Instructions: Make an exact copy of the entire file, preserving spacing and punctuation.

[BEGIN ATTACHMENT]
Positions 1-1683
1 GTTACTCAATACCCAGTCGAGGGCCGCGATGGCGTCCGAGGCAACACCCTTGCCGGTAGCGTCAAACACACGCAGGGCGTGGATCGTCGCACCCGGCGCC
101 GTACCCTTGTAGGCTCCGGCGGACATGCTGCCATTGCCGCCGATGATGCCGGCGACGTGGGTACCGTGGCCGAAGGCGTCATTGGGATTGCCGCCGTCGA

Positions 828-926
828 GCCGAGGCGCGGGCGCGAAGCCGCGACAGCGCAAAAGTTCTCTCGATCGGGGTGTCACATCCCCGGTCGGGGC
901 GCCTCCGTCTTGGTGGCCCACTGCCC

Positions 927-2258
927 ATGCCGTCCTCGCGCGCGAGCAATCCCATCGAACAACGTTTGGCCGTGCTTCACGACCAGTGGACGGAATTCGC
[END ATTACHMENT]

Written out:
Positions 1-1683
1 GTTACTCAATACCCAGTCGAGGGCCGCGATGGCGTCCGAGGCAACACCCTTGCCGGTAGCGTCAAACACACGCAGGGCGTGGATCGTCGCACCCGGCGCC
101 GTACCCTTGTAGGCTCCGGCGGACATGCTGCCATTGCCGCCGATGATGCCGGCGACGTGGGTACCGTGGCCGAAGGCGTCATTGGGATTGCCGCCGTCGA

Positions 828-926
828 GCCGAGGCGCGGGCGCGAAGCCGCGACAGCGCAAAAGTTCTCTCGATCGGGGTGTCACATCCCCGGTCGGGGC
901 GCCTCCGTCTTGGTGGCCCACTGCCC

Positions 927-2258
927 ATGCCGTCCTCGCGCGCGAGCAATCCCATCGAACAACGTTTGGCCGTGCTTCACGACCAGTGGACGGAATTCGC